Here’s my list of books for this year. I counted 21 for 2019, which definitely constitutes a great year of reading for me. I love reading and have been working hard on keeping my throughput high by putting aside books that I don’t enjoy without guilt, freely skipping through books if I feel like it, and not getting stuck on any one in particular. I’d like to keep increasing the number of books I read per year (or at least remain constant) and have plenty on the list to start off 2020.
Here is what I read in 2019 in roughly sequential order, descending from the most recent:
We Learn Nothing by Tim Kreider
Great collection of stories and was surprised by the humor and impact of the writing.
Getting Things Done by David Allen
A legendary productivity system I had yet to understand until this year.
⭐️ What I Talk About When I Talk About Running by Haruki Murukami
One of my now all-time faves. Good for fans or running or just those who like a good memoir.
A Guide to the Good Life by William B Irvine
Deep Work by Cal Newport
What if instead we didn’t have to schedule deep thinking time, but instead had to schedule time to be distracted?
The Lessons of History by Will Durant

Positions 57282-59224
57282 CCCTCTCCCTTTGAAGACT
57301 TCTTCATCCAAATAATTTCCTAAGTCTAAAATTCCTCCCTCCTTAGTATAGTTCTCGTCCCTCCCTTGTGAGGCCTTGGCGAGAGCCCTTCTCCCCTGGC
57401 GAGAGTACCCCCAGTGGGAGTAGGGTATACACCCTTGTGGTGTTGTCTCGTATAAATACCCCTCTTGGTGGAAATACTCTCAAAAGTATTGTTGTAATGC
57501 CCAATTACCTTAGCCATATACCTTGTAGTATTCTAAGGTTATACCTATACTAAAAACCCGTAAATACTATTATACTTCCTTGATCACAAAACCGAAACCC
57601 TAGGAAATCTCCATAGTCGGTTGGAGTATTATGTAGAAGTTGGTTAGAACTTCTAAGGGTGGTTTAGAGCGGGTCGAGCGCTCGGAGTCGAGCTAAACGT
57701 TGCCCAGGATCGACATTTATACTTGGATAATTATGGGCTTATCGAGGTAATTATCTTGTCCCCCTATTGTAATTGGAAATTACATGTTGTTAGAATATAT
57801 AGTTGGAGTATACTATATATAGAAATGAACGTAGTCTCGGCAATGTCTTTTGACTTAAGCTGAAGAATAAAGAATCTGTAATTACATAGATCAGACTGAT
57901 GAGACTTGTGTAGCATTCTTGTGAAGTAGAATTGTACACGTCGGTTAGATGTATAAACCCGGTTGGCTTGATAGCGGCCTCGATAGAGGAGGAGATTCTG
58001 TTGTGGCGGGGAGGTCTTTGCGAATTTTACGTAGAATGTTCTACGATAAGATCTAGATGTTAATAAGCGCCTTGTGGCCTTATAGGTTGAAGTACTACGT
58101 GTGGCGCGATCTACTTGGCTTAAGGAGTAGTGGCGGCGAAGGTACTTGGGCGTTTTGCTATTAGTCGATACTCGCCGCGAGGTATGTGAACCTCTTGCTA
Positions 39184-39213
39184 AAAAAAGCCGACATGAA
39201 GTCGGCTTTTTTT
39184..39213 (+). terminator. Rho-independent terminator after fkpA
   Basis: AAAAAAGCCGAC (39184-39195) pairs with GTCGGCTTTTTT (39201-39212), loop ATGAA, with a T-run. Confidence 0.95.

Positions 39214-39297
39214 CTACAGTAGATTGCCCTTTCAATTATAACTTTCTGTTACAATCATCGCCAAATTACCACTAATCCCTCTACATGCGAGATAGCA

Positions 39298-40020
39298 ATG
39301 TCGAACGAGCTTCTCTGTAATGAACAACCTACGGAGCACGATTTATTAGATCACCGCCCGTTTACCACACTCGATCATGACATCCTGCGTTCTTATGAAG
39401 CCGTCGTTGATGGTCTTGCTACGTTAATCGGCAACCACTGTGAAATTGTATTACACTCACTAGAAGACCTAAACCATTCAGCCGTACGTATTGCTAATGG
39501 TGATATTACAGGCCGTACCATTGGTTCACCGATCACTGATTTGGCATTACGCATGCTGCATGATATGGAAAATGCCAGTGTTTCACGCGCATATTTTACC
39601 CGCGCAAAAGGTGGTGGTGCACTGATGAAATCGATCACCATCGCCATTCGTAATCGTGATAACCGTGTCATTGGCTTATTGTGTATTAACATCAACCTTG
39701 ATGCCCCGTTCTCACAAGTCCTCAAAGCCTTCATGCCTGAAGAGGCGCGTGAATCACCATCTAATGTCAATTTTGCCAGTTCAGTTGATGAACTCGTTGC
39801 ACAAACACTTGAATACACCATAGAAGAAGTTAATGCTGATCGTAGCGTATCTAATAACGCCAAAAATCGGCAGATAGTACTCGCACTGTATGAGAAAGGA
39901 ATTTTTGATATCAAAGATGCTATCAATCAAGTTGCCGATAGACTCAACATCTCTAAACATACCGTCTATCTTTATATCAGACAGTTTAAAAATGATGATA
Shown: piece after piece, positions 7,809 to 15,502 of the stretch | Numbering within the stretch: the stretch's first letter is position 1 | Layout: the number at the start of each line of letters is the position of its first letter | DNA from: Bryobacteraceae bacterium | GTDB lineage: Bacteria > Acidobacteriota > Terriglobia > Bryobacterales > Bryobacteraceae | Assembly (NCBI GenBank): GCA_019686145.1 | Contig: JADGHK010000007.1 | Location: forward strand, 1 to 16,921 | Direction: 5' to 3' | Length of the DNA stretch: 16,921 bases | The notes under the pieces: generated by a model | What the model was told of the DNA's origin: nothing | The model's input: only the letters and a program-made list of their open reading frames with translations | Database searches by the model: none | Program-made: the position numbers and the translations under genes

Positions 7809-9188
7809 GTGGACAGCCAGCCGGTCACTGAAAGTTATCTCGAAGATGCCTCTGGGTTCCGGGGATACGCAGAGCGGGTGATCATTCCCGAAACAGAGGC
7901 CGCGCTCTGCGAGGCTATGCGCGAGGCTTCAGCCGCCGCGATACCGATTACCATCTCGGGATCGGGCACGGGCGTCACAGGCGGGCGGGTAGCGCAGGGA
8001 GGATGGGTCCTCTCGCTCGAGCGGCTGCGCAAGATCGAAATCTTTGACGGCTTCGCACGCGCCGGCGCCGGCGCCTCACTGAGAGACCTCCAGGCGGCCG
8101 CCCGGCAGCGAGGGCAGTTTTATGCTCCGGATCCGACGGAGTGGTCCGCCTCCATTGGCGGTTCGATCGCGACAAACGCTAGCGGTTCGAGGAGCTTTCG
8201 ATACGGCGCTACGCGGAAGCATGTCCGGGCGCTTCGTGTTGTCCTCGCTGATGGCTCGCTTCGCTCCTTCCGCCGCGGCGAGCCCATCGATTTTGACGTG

A short summary of world history. Really entertaining and educational read.
⭐️ Born Standing Up by Steve Martin
One of my now all-time faves. The journey and methods of an artist building their skills until they were the best in the world.
⭐️ So Good They Can’t Ignore You by Cal Newport
One of my now all-time faves. It’s all about deliberate practice.
Remote by David Heinemeier Hansson and Jason Fried
The Year Without Pants by Scott Berkun
⭐️ The Alchemist by Paulo Coelho
One of my now all-time faves. Cannot recommend enough.
⭐️ Levels of the Game by John McPhee
One of my now all-time faves. Impossible to put down once you start.
Draft No. 4 by John McPhee
How to Win Friends and Influence People by Dale Carnegie
Benjamin Franklin by Walter Isaacson
Ernest Hemingway on Writing by Larry W. Philips
Rework by David Heinemeier Hansson and Jason Fried
Will make you think about the tools and processes you use at work or for any project more intelligently.
Surely You’re Joking, Mr Feynman by Richard Feynman
Waking Up by Sam Harris
The War of Art by Steven Pressfield
Bird by Bird by Anne Lamott
A book about writing that’s brimming with wisdom about life.
Leave a Reply to What I learned last week (#53 and #54) – Get On With It Cancel reply